Cash continues to flow from San Diego's coffers to pay for storm-water drain violations and to remediate pollution sites throughout the city and bay. More funds will be needed.
On May 13, the San Diego Regional Water Control Board released a settlement agreement requires the city to pay $949,634 for multiple storm-water violations found at hundreds of public and private developments throughout the city in 2010. Violations included the discharge of untreated water into the ocean and bay as well as a failure by the city to fix violations on its own capital improvement projects.
"San Diego Water Board staff routinely communicated with the City to assess the City’s efforts to bring these private and public projects into compliance,” reads a report from the regional water board. "Updates provided by the City indicated that over time it had made progress in bringing a large percentage of private projects into compliance. However, by December 2012, the City had not made any substantial progress in bringing its own public [projects] into compliance."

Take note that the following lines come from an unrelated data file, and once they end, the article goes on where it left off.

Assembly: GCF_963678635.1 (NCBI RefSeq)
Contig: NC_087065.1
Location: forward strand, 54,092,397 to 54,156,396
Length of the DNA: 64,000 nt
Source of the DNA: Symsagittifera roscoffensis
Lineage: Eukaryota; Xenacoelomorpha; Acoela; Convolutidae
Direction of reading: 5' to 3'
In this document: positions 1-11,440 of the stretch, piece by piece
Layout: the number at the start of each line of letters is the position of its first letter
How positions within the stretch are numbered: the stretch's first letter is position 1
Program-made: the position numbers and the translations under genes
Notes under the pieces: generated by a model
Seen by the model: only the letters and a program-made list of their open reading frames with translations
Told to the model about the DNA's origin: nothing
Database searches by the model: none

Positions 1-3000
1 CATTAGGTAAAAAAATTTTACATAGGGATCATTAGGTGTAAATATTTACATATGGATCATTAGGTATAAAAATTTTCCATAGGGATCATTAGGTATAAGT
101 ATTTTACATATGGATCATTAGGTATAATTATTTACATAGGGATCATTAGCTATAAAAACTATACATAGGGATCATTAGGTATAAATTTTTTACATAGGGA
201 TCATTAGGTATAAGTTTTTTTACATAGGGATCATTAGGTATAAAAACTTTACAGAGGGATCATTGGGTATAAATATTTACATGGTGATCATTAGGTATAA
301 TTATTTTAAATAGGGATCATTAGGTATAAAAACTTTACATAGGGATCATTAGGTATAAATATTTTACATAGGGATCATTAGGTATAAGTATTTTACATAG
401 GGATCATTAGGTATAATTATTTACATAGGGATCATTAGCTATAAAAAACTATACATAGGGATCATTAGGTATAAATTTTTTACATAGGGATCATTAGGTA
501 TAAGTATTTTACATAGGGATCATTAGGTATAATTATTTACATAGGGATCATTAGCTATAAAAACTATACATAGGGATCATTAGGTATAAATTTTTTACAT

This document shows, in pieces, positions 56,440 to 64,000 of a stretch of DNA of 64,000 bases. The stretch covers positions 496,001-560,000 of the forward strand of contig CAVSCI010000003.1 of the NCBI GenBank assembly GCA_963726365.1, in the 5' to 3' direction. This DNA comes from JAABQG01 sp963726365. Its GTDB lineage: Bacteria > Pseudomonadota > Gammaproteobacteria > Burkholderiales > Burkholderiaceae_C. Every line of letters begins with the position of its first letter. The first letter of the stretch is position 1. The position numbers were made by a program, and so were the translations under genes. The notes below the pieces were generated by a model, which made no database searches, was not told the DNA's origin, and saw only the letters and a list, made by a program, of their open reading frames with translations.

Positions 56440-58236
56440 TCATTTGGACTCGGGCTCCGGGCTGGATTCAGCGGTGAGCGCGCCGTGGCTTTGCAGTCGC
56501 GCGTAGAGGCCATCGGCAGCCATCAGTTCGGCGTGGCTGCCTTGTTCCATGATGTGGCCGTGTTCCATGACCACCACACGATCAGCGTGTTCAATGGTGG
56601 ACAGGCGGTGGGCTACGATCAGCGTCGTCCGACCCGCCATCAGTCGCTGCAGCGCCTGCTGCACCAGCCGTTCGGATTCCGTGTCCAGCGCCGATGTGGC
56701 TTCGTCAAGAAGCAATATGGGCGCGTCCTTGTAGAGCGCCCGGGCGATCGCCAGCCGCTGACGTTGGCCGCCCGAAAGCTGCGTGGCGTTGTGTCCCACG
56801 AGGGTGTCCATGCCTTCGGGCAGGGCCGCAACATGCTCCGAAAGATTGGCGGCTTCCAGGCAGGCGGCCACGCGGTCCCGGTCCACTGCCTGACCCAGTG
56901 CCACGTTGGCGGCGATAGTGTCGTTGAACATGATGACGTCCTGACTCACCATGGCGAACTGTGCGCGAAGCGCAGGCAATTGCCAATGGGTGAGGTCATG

According to the proposal, $456,900 will be "suspended upon completion" of repair and improvement of the sites where the violations occurred. The remaining amount will be paid to the State Water Board for cleanup and abatement projects.
The near $1 million dollar settlement agreement is, however, just a drop in the bucket.
In September of last year, the city set aside $6.45 million to clean up a portion of the bay known as the Shipyards Sediment Site. Over the course of several decades, the area located in the center of the eastern shoreline, has become layered with marine waste such as hazardous metals and other pollutants from large shipping companies located in San Diego. Among the companies responsible for the contamination is the National Steel and Shipbuilding Company (NASSCO), BAE Systems, San Diego Gas and Electric, Campbell Industries, the United States Navy, and the City of San Diego.
Of the $6.45 million, as of December 2013, the city has spent $372,021 on the remediation. Of course, that figure doesn't account for the five years’ worth of legal fees that the city has accrued.
In an attempt to force the major shipping companies to pony up for the expensive and extensive remediation, the city filed a lawsuit in 2009. That case is ongoing.
As for the most recent settlement offer, the water board is expected to conduct a public hearing to finalize the deal in August.